"Entertainment Tonight" has a problem in China. While the Paramount-produced show wants to set up a Chinese version to take advantage of this booming market, little more than 100 U.S. movies have ever had any wide release in the country.
Paramount Communications Inc.'s answer is to adapt "ET" for the Chinese market, using more archive material of stars who are familiar to the Chinese. Special "ET" programs on individual stars combined with broader U.S. movie releases in China eventually will "educate" the audience about today's Hollywood.
While Hollywood has always been a great exporter--the entertainment industry ranks second in all U.S. exports after the aircraft industry--it is now peddling TV news about its best export and finding a ready market.
When "Entertainment Tonight" was launched 15 years ago, the industry started to realize the opportunities in entertainment news. "ET" quickly grew from a weekly to a daily show and spawned a range of variants in the domestic market such as Warner Bros.' "Extra--The Entertainment Magazine" and E! Entertainment Television on syndication and cable.
Since then, international box-office receipts for Hollywood movies have grown to match--and soon to exceed--domestic U.S. box-office revenues, and entertainment news programs have begun chalking up overseas sales. "I have watched the hunger for this sort of news grow," says Sherry Weinman, executive producer of Turner's Entertainment Report. "But I am still amazed at the bottomless pit. The more people [around the world] see American movies, the more people want to know about them."
International sales now account for 10% to 15% of program revenues for most entertainment news shows--not a huge proportion compared with the 50% foreign box-office revenue of some Hollywood movies, but because this programming is cheap to produce and U.S. syndication or cable sales cover all its costs, international sales are all gravy.
As the global interest in these programs grow, specially tailored versions of entertainment news shows for international markets are becoming de rigueur, and the economics of the business are shifting.
"We have made it into the second phase," says Frank Kelly, Paramount Domestic Television's president of creative affairs. "Instead of trying to export every show from Los Angeles around the world, we are making programs which work in each market."
This adaptation can be as simple as leaving out Broadway theater news and choosing TV stories only on series that appear in international markets. Or it can mean turning the star system on its head.
"In Germany, for example, movie stars are not as significant as producers and directors," Kelly says. "A lot of our U.S. news focuses on the stars, so we have to change that for Germany."
The adaptation of formats for foreign broadcasters is a far more lucrative business than selling the U.S. versions of shows such as "ET" worldwide.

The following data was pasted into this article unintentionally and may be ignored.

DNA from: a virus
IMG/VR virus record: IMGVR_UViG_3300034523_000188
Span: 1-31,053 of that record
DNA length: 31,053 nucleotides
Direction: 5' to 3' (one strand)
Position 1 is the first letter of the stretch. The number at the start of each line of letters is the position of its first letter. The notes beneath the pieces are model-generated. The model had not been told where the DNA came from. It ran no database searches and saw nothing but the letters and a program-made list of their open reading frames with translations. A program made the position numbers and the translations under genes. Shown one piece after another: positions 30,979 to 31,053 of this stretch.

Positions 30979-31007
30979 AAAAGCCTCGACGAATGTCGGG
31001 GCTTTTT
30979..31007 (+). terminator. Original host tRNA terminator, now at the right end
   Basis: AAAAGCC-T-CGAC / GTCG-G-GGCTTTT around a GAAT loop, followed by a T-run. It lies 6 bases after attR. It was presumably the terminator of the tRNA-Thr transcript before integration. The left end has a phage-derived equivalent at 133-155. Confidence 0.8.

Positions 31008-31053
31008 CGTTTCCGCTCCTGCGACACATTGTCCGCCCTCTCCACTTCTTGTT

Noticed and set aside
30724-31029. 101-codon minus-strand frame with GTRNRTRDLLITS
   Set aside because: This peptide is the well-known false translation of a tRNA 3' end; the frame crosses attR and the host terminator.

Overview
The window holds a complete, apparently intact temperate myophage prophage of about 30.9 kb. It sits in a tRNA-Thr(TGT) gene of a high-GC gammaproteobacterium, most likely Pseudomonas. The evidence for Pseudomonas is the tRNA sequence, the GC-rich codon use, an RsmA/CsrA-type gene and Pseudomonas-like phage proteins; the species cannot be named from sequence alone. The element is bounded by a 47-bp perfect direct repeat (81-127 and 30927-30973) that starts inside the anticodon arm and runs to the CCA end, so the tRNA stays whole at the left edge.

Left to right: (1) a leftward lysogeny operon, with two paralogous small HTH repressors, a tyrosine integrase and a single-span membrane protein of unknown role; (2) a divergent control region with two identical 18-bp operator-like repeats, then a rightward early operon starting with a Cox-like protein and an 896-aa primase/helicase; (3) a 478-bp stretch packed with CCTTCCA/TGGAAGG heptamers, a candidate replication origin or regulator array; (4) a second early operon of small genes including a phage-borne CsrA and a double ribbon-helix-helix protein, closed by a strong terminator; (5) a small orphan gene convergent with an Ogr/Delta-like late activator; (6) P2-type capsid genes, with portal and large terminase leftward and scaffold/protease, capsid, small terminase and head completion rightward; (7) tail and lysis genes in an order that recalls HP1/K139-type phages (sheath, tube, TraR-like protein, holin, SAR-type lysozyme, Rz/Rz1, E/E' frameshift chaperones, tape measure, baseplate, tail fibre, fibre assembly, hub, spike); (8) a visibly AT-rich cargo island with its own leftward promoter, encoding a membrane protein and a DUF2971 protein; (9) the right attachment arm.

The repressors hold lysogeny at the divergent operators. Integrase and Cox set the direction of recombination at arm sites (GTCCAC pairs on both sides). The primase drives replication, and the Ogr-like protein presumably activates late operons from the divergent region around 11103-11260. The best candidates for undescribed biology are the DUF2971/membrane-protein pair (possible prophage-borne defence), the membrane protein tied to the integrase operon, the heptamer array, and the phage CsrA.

Traditionally, entertainment news programs were sold to foreign broadcasters as part of a studio's movie and TV package. This packaging meant the program generated nominal income because it was bundled with more attractive programming that drove the package price.
Revenue from a customized version of the same entertainment news show, however, makes the show stand out from the package and attract a higher price.
"Entertainment Tonight" started its first international version on British cable last year. That version runs on the Paramount Channel, which shares a cable channel with Nickelodeon. The Chinese version of "ET" and a German version are also in development.
If Paramount can realize its ambition of putting a local version of "ET" on the air in the next two years, it will be one of the few foreign news programs regularly seen on Chinese television. The fact that it isn't exactly hard-hitting is part of its unique selling point.
"It is viewed as a benign piece of programming. It has no agenda; it's just about the world of entertainment," Kelly says.
The entertainment news cable channel E! Entertainment Television was launched by Time Warner Inc. and a cable consortium including Tele-Communications Inc. in 1990, and by 1991 it was selling programming outside the U.S. It now appears in some form in 120 countries.
"We have found that our clients are clamoring for access to Hollywood news, and we can serve as their Hollywood news bureau," says Jon Helmrich, E! vice president for international develop E! sells one- to four-hour blocks of its entertainment programming to clients from Taiwan to Germany, and produces 1 1/2 hours a week of specially tailored international programming. Between 10% and 15% of E!'s estimated $80 million annual revenue in 1995 are expected to come from international markets.
Half of E!'s international revenue now comes from developing broadcasters in Asia. The company has also signed a deal with Time Warner's joint venture in China, called Chinese Television Enterprises, to shoot a local version of E!'s "Behind the Scenes".
As well as making money on program sales, the goal is to brand the company internationally.
"The E! branding is very important to us. We want to increase our branded presence by building blocks of programming and eventually launching channels with local partners," says Chris Fager, senior vice president of business and legal affairs at E!.
CNN's Jim Moret, widely known for his coverage of the O.J. Simpson case, is host of CNN's "Showbiz Today." In that role, he is giving viewers in Kazakhstan, Swaziland and Latvia their fix of Hollywood news. "Showbiz Today" appears on CNN International and is also sold as a stand-alone show in areas such as Brazil. Branding is also an issue for CNN.
"It is not an enormous revenue generator," says Joe Hogan, senior vice president of network distribution for Turner International. "It's more of a branding issue of getting the CNN name out there in certain markets."